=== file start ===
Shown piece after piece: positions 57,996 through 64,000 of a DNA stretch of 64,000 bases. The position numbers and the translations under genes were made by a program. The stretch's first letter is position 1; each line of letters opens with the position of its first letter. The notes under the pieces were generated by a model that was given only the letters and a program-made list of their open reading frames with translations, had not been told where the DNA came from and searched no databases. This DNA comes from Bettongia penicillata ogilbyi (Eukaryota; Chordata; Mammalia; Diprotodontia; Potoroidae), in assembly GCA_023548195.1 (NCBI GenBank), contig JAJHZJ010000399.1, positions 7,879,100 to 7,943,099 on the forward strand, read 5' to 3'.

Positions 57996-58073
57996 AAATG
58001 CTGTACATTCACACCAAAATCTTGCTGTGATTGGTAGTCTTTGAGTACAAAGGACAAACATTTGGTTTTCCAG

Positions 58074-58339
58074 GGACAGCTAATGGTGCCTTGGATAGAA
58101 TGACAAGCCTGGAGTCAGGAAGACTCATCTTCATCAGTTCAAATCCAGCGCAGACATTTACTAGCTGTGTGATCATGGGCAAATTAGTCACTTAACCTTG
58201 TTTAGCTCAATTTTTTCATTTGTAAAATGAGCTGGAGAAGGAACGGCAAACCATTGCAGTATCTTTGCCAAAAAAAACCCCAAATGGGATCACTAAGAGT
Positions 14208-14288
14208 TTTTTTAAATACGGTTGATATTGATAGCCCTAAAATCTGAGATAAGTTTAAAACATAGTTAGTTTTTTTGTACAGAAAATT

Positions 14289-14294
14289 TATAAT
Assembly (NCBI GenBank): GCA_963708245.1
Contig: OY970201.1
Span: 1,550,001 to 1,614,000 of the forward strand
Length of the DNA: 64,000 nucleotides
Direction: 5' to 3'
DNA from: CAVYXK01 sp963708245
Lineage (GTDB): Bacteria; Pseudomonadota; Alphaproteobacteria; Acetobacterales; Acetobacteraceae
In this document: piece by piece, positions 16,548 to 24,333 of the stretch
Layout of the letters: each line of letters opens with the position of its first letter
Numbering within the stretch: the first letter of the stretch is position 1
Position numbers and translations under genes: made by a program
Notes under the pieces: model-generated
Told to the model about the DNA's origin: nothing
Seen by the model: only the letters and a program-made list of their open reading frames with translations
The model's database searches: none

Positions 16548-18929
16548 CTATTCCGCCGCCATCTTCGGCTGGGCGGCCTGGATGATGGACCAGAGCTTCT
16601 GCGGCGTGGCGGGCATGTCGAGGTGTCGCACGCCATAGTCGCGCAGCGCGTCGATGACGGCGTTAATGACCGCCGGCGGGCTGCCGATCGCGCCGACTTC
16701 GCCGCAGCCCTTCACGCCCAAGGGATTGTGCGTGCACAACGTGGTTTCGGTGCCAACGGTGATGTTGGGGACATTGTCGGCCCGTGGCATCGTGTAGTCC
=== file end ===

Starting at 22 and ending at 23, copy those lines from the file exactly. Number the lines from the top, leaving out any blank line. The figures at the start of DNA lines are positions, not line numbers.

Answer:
Numbering within the stretch: the first letter of the stretch is position 1
Position numbers and translations under genes: made by a program